# Is (a/b)/c = a/(b/c)?

This is part of a series on common misconceptions.

True or False?For all real numbers \(a\), \(b,\) and \(c\) \[ \frac{\left(\frac{a}{b}\right)}{c} = \frac{a}{\left(\frac{b}{c}\right)} .\]

**Why some people say it's true:**

Just like with multiplication, the order that you choose to evaluate the two division operations doesn't matter.

**Why some people say it's false:**

It's almost never true. Maybe there are a few very special cases for choosing \(a\), \(b,\) and \(c\) so that it's true.

This statement is \( \color{red} {\textbf{false}}\).

In general, \(\frac{\left(\frac{a}{b}\right)}{c} \neq \frac{a}{\left(\frac{b}{c}\right)}\). Consider the following example:

Does \(\frac{\left(\frac{36}{6}\right)}{2} = \frac{36}{\left(\frac{6}{2}\right)}\)?

\(\frac{\left(\frac{36}{6}\right)}{2} = \frac{6}{2} = 3\)

\( \frac{36}{\left(\frac{6}{2}\right)} = \frac{36}{3} =12\)

Clearly, \(3 \neq 12 \ _\square\). Therefore, the given equation is false in this case.

Thespecial caseswhen \(\frac{\left(\frac{a}{b}\right)}{c} = \frac{a}{\left(\frac{b}{c}\right)}\):If \(a\), \(b,\) and \(c\) all equal 1, then this equation is true. But are there many more examples.

If \(\frac{\left(\frac{a}{b}\right)}{c} = \frac{a}{\left(\frac{b}{c}\right)}\), then, by cross-multiplying, we can simplify to:

\( \frac{a}{b} \times \frac{b}{c} = a \times c\)

\(\rightarrow \frac{a \times b}{b \times c}= a \times c\)

\(\rightarrow \frac{a}{c}= a \times c\)

\(\rightarrow \frac{1}{c}= c\)The only two values that satisfy the equation \(\frac{1}{c}= c\), are \(c=1\) and \(c=-1\). Therefore, the set of all cases when the original equation is true are those where \(c = 1 \text{ or } -1\). The other two variables can take on any values, so long as \(c\) is so chosen.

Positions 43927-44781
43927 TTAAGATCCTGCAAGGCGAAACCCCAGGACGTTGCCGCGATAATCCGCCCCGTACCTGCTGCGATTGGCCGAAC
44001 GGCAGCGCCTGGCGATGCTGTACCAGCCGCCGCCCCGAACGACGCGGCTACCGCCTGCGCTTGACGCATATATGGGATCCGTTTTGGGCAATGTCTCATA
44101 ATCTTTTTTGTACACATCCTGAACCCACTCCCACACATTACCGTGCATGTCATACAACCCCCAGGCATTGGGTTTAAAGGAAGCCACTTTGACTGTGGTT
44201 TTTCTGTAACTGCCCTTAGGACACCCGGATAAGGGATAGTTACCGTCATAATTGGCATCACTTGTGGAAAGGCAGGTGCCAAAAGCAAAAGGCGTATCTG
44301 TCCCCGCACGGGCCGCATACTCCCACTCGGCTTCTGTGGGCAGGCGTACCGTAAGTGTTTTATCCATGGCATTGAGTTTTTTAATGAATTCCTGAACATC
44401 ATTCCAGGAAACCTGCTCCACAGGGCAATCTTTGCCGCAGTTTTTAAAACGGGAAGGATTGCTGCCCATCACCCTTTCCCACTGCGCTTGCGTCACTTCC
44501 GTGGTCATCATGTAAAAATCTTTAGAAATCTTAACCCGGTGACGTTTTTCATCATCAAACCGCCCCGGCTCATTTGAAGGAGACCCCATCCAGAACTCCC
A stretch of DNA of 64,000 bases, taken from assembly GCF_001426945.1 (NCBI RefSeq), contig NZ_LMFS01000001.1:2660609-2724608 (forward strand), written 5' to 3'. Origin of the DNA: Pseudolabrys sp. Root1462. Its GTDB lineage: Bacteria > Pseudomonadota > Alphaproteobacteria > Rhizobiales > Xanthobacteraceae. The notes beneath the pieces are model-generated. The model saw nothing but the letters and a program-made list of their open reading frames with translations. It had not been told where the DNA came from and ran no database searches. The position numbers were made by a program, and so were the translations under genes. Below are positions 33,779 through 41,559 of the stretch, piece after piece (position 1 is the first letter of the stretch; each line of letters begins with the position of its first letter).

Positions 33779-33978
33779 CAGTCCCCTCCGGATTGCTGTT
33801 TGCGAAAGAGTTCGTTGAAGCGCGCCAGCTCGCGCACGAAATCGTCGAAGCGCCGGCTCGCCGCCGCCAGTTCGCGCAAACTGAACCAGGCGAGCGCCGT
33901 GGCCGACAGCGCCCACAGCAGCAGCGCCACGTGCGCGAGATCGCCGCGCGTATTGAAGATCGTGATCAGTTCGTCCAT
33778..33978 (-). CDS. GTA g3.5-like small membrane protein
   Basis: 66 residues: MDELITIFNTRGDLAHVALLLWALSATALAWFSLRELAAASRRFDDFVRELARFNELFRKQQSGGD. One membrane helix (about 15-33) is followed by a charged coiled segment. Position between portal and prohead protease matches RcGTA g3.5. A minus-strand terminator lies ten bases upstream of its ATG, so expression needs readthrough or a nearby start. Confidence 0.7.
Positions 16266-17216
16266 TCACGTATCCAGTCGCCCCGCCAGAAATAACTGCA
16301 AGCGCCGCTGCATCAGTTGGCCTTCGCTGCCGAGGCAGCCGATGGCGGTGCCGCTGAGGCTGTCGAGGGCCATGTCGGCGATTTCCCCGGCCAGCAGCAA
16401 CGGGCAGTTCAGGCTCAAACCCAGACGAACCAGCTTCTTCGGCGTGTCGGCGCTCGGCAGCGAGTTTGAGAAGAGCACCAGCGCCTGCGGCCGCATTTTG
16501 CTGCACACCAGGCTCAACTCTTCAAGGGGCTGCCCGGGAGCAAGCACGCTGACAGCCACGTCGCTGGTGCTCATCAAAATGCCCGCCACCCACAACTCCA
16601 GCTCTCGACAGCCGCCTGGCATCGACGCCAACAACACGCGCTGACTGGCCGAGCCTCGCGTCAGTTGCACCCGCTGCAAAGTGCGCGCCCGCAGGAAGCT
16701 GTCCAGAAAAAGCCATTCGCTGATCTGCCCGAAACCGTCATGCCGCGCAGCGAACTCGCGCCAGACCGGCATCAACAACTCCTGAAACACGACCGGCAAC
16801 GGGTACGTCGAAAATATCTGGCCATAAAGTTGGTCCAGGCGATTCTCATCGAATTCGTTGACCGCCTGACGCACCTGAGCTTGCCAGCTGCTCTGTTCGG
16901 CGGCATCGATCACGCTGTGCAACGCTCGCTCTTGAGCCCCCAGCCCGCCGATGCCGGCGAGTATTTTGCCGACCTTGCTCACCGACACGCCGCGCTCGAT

Example:

Does \(\frac{\left(\frac{36}{6}\right)}{-1} = \frac{36}{\left(\frac{6}{-1}\right)}\)?

\(\frac{\left(\frac{36}{6}\right)}{-1} = \frac{6}{-1} = -6\)

\( \frac{36}{\left(\frac{6}{-1}\right)} = \frac{36}{-6} =-6\)

Therefore, \(a=36\), \(b=6,\) and \(c=-1\) is one special case when the given equation is true. \(\square\)

Rebuttal:But then, how do you know what to do first if you have an expression like:\[36 \div 6 \div 3 = ?\]

Reply:The chosen convention for such circumstances is to evaluate fromleft to right.Therefore,

\[36 \div 6 \div 3 = (36 \div 6) \div 3 = 6 \div 3 = 2\]

Rebuttal:I guess I believe that it's false now, but my intuition for why is all messed up.

Reply:Here's an intuitive way to think about why \(\frac{\left(\frac{a}{b}\right)}{c}\) is not equivalent to \(\frac{a}{\left(\frac{b}{c}\right)}\)Think about the numbers, \(a\), \(b,\) and \(c\), as troops of soldiers in a video game. Division by a number larger than 1 is like a sneak attack of one group on another that cuts down the attacked force's number. Our troop is troop \(a\) and we want to know what's left of them at the end of evaluating these fractions in each of the two given situations:

\[\frac{\left(\frac{a}{b}\right)}{c} \text{ and} \frac{a}{\left(\frac{b}{c}\right)}\]

The first option, \(\frac{\left(\frac{a}{b}\right)}{c}\), corresponds with the following situation: First, \(b\) sneak attacks our group,\(a\), cutting \(a\) down to a smaller size. Then \(c\) comes and attacks \(a\) as well, cutting our number down even further.

On the other hand, \(\frac{a}{\left(\frac{b}{c}\right)}\) corresponds to the situation where, first, \(c\) attacks \(b\) . Then b attacks \(a\), but having been previously cut down by c, the attack is much less effective. Clearly, troop \(a\) fairs much better in the second scenario. In fact, in the second scenario, \(c\) is effectively an ally to \(a\), whereas in the first scenario, it was an attacking force.

This intuition can even be used to identify the special cases for which the given equation is true. The only case when an enemy force is effectively the same as an ally is when that force is inactive or neutral. As either 1 or -1, \(c\) doesn't affect the magnitudes of the other values in the equation. Therefore, those are the only special cases when the equation is true. (See the proof above for details.)

Want to make sure you've got this concept down? Try this problem:

**See Also**